Ignore the naysayers – commodities are here to stay
Published 03-DEC-2015 12:54 P.M.
4 minute read
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With commodity markets continuing to suffer from lacklustre demand, you would be forgiven for thinking that commodities are dead.
Commodity prices have tumbled across the board over the past five years, leading some Barclays analysts to exclaim that “The last 5 years have now been the worst period of performance since 1966.”
Copper prices continue to hover ominously above the psychologically important $2/lb, iron ore has hit new lows below $43/t, gold remains bearish averaging around $1100/oz while nickel threatens to fall below $4/lb.
Miners have it tough because of falling prices but then again, commodities cannot go up all the time. Markets are cyclical and for the time being, the current cycle is one of deflation on the back of slowing demand from emerging economies such as China and India.
Picking through the highlights
The steep falls shown above have led to proportional declines in the values of major producers such as BHP Billiton (ASX:BHP), Rio Tinto (ASX:RIO) and Glencore (LON:GLEN).
Despite the steep selloffs and falling market caps, mature producers such as BHP have still been able to raise their shareholder dividend by several multiples over the past five years. As commodity markets have faltered, many producers have embarked on implementing measures to keep their shareholders happy including higher dividends and generous share buy backs.
From a historical perspective commodity prices are not at their all-time lows – far from it. We could still see yet more declines to lower lows which would presumably be accompanied by lower share valuations of the top major miners – but are market caps and share prices really that important?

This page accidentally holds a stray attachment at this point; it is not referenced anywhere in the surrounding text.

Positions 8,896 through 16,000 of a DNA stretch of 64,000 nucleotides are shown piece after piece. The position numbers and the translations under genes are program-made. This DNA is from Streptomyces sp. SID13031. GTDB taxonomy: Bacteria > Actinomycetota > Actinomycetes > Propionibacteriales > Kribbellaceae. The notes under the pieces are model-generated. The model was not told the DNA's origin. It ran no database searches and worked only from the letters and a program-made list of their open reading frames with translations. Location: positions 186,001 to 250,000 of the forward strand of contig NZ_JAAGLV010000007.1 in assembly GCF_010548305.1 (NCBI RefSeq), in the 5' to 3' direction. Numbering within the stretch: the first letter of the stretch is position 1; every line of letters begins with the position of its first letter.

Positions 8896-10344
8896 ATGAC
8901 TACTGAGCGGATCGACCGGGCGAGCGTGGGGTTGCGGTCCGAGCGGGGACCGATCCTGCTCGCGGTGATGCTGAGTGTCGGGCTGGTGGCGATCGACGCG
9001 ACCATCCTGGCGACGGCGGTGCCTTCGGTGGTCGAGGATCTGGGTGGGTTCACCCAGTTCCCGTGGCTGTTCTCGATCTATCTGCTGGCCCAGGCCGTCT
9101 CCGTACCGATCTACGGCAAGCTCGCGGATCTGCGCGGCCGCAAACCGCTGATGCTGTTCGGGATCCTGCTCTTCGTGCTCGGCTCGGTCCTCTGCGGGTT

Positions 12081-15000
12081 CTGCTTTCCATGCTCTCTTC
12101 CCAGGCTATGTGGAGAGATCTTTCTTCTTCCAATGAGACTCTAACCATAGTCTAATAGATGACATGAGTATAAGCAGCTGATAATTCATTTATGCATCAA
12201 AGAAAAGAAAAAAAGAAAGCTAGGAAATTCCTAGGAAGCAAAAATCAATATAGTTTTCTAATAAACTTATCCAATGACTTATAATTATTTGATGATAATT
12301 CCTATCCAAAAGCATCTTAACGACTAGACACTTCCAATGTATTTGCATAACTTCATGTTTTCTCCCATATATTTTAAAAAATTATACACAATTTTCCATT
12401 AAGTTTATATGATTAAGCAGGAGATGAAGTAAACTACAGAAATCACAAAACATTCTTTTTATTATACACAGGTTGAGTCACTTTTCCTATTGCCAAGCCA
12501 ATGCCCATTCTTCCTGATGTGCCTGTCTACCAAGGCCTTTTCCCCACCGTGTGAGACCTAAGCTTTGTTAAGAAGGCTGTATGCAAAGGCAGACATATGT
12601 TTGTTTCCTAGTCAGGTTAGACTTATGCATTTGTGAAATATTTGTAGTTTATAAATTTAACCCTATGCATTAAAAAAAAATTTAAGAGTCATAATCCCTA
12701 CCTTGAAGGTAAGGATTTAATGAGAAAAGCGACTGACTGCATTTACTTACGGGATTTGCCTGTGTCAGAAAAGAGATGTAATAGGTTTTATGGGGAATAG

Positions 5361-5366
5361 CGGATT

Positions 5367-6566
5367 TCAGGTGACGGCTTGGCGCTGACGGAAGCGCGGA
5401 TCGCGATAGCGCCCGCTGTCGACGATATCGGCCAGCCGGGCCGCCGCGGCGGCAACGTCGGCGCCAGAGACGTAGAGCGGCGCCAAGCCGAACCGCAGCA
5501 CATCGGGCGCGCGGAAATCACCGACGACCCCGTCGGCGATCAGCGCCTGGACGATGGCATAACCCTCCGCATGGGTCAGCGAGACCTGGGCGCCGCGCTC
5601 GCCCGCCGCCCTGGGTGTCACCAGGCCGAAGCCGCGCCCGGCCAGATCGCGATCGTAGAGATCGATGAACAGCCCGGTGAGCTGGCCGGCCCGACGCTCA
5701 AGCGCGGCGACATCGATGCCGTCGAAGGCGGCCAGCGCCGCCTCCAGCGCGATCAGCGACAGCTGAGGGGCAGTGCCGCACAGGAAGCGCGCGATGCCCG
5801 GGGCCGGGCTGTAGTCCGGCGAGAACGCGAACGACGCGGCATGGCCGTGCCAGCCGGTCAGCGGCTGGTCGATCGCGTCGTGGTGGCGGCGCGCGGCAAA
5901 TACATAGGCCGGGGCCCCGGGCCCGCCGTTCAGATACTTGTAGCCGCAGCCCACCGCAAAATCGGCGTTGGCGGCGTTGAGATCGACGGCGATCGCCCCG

Aside from being a method to evaluate value over time, market caps and share prices do not acknowledge the historical aspect of cycles i.e. prices will always fluctuate – sometimes to extremes – but for a mining investor, the key is to find companies that can successfully weather the market downturns in order to maximise shareholder returns in an upturn.
Where to for value?
Commodity prices are on the wane, but that doesn’t mean that all resource companies are struggling.
The efficient ones are able to sustain operations but at a smaller profit margin. The inefficient ones struggle to readjust and are forced to take remedial measures such as cost-cutting, capital raisings and farm-outs.
Speaking at the International Mining and Resources Conference (IMARC) last month, Hedley Widdup, former geologist, and now, Executive Director at Lion Selection Group, says that mid-tier gold producers is where most value can be found for commodity investors.
The reasoning is that gold is rather better insulated from supply/demand hiccups and has a far greater sale potential compared to other less versatile metals such as nickel, zinc or even copper.
If investors are looking for bargain investments, Mr. Widdup sees value in junior gold producers such as Kidman Resources (ASX:KDR), Silver Lake Resources (ASX:SLR) and Perseus Mining (ASX:PRU). Whereas if investors are looking for the rising stars of the future, a good place to start would be mid-tier gold producers such as Saracen Mineral (ASX:SAR), St. Barbara (ASX:SBM) and OceanaGold (ASX:OGC).
One factor investors can look out for, to spot the early signs of a future commodities success story, is looking for companies that are actively seeking acquisitions and growing their resource portfolio in today’s downturn. If done well, today’s acquisitions for cents on the dollar could generate excellent returns as and when commodities enter their next cycle.
Metals X (ASX:MLX) is one producer that is on an acquisition spree.
MLX bought the Comet gold project from Silver Lake Resources for $3 million last month, The 50sq.km project hosts a mineral resource estimate of 3.8 million tonnes at 2.9 grams per tonne for 353,000 ounces of gold.
In parallel, MLX is in the midst of a $86 million hostile takeover of Western Australian producer Aditya Birla (ASX:ABY). The offer made offers a 60% premium to ABY’s current share value.
Having its first takeover attempt rejected by ABY’s board, MLX has extended its all scrip offer for the struggling miner until 15 December 2015.
ABY operates the Nifty copper mine which requires investment and development. MLX is going after Nifty because it’s comparatively cheap to do so given the market conditions and ABY’s internal difficulties. MLX Chief Executive Peter Cook says that “we will not wait forever as other copper assets are coming onto the market”. “If you can’t get in there [Nifty] to fix it up in a short period of time it may be stuffed forever,” said Mr. Cook.
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